Beijing Conducts ‘Combat Patrol’ as US Ships Enter Contested Waters

Beijing Conducts ‘Combat Patrol’ as US Ships Enter Contested Waters

Is China getting ready to take on the world superpower in battle, or is it just being a bully on the playground?

The question is keeping analysts up at night, especially in light of increasingly aggressive behavior from the People’s Republic of China.

On Sunday, the United States held its first joint naval exercises in the South China Sea with the Philippines, Japan and Australia.

The purported reason for the drills was to demonstrate the four countries’ “collective commitment to strengthen regional and international cooperation in support of a free and open Indo-Pacific,” according to a statement by the four nations’ defense chiefs on Saturday.

While the statement did not explicitly name China, Beijing’s increasing forcefulness in claiming territorial rights over the maritime region was widely viewed as the driving force behind the military exercise, according to the Japan Times.

However, it seems as if China did not like being left out of the picture.

On Sunday, Beijing made a surprise announcement that they were having military “joint naval and air combat patrols” on the same day, in the same contested waters, according to Voice of America.


To add insult to injury, Beijing’s People’s Liberation Army  Southern Theater Command released a statement that read, “All military activities that mess up the situation in the South China Sea and create hotspots are under control,” — a move that seemed aimed at belittling the cooperative efforts of the four nations.

The drill was a precursor to the first trilateral summit with the leaders of the Philippines and Japan, due to be held by President Joe Biden in a few days. China is reportedly high on the agenda with growing concerns over the disputed South China Sea, according to Voice of America.

Prior to the PLA’s combat patrol, the Chinese side issued several strong warnings against “Philippines’ provocations and its attempts to introduce external forces as well as Manila’s tricks of “playing victim,” according to the China Communist Party-owned Global Times.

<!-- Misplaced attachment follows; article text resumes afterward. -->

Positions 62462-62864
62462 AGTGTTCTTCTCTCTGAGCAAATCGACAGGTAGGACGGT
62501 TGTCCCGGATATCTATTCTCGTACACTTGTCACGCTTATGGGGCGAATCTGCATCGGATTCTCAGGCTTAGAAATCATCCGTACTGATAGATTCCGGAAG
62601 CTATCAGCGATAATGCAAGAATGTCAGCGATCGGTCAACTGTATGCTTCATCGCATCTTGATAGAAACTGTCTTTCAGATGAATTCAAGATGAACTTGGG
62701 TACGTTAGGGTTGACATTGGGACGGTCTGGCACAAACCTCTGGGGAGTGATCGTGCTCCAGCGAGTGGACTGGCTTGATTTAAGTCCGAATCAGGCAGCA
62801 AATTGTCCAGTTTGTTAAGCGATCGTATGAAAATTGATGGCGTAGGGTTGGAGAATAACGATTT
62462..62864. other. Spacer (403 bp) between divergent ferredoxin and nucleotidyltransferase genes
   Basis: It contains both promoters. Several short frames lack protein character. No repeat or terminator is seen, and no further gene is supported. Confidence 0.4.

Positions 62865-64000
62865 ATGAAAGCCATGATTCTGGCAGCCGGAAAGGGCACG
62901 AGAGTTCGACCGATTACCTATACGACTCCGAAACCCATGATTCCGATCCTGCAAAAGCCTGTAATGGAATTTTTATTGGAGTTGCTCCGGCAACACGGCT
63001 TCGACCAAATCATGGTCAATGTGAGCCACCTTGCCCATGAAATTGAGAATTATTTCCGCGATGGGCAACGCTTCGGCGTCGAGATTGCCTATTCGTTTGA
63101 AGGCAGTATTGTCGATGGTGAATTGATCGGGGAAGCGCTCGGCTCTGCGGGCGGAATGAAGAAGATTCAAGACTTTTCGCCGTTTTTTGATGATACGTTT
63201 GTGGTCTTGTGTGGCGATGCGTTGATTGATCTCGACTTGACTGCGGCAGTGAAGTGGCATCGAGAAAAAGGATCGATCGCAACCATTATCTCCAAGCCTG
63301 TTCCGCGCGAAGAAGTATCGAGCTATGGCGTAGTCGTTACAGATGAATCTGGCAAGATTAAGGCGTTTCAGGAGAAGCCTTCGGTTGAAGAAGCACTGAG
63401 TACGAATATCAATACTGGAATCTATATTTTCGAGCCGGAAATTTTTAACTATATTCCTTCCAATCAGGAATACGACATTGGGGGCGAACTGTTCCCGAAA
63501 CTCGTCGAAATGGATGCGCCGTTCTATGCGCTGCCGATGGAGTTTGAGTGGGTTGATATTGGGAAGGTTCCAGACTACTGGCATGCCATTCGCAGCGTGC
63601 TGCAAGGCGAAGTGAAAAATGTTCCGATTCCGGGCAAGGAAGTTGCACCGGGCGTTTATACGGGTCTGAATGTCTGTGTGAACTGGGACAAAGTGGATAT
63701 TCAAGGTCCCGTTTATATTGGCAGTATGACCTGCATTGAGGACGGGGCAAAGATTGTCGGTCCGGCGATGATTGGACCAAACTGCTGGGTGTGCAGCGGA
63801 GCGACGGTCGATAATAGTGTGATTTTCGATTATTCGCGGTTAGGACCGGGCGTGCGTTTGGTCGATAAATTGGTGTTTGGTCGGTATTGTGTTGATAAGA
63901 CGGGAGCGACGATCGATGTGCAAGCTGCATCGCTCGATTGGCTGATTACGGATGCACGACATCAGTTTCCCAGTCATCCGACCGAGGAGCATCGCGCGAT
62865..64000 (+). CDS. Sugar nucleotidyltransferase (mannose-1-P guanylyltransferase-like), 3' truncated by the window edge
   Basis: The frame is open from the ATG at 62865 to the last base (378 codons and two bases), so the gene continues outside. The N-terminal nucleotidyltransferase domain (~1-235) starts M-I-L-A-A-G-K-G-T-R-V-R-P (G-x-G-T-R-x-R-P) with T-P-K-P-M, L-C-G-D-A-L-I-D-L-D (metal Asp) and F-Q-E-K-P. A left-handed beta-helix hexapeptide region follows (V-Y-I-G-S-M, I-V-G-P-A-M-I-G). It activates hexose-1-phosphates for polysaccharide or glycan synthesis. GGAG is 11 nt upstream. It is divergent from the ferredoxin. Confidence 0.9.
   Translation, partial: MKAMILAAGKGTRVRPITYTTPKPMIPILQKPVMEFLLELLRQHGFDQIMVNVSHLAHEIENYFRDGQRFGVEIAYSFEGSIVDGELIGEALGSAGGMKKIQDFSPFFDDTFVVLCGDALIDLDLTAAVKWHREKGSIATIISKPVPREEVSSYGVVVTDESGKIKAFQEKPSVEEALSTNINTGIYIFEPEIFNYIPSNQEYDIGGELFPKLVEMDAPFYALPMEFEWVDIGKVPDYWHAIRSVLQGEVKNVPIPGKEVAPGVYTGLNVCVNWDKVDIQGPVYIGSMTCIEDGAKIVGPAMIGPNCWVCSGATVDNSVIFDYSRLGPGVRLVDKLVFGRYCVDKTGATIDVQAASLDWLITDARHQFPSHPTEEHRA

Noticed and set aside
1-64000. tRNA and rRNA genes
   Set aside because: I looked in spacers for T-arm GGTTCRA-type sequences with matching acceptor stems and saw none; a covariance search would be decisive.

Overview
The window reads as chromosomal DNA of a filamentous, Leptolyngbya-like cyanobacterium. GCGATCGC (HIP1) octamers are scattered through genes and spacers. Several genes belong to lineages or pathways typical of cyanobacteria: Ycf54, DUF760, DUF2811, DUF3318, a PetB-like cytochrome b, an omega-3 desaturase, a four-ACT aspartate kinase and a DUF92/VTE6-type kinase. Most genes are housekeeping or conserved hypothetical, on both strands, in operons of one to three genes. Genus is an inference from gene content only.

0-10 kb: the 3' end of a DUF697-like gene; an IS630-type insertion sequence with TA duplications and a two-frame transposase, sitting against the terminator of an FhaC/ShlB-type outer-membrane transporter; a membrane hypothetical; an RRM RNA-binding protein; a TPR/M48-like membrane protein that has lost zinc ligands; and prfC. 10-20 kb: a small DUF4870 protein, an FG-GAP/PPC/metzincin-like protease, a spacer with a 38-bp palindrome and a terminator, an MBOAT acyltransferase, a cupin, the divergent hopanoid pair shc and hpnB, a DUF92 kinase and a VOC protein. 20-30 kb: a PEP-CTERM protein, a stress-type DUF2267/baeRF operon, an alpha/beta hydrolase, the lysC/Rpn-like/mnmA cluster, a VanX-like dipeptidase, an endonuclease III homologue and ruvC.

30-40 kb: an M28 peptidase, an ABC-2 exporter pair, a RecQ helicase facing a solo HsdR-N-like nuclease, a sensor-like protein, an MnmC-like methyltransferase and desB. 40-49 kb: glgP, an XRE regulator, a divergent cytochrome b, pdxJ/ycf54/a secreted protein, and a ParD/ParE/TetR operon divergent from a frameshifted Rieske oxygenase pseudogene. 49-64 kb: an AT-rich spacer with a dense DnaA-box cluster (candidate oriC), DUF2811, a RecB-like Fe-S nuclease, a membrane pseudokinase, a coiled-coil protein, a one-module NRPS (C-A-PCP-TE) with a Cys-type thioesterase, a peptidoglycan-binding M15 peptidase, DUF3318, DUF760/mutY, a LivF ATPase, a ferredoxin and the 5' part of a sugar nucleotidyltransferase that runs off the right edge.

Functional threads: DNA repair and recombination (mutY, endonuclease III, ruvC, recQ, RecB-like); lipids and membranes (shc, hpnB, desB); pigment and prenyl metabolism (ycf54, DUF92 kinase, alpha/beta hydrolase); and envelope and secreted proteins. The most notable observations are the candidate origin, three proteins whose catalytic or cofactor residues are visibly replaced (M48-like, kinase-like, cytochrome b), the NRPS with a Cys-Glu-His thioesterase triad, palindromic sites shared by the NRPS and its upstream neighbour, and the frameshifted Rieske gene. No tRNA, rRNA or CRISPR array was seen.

The Global Times also claimed that on April 2, Chinese President Xi Jinping directly conveyed China’s stance on the South China Sea to U.S. President Joe Biden, stating that “China has indisputable sovereignty over Nansha Qundao and its adjacent waters, noting the U.S. is not a party to the South China Sea issue and should not intervene in matters between China and the Philippines.”


China claims sovereignty over most of the South China Sea, a claim rejected by the Philippines and other Southeast Asian nations, according to the Council on Foreign Relations.

The U.S. relies on free passage through the South China Sea for trade and military movement, CFR reports.

To strengthen its claims, China is building up islands in the area, adding military bases and airstrips.

Additionally, Xi Jinping has instructed China to brace for “dangerous storms,” in addition to stockpiling fuel and food supplies, and trying to insulate its economy against potential sanctions — moves that could signal preparations for a worst-case scenario, according to a recent essay by professors Michael Beckley and Hal Brands in ForeignPolicy.com.

Beckley and Brands contend that “many of Xi’s actions — the brutal zero-COVID lockdowns, the concentration camps in Xinjiang, the crushing of Hong Kong’s freedoms — betray ruthlessness.”

“Combined with the other changes China is undergoing, these forms of internal aggression should make us very nervous about the external aggression that may lie ahead,” they warn.

China undoubtedly has ambitions to expand its sphere of influence and displace the United States as the preeminent global power.

But its actions also seem driven by more immediate concerns, such as securing its territorial claims in the South China Sea and countering what it sees as foreign interference in its domestic affairs.

However, the threat is a real one.

China is no mere “desert country” that can be easily conquered or controlled. It is a military and economic powerhouse that would pose an immense challenge in any confrontation.

Given these stakes, the question is not whether China is preparing to take on the U.S. but whether the U.S. has the strength to withstand such an attack, should it come.


This article appeared originally on The Western Journal.

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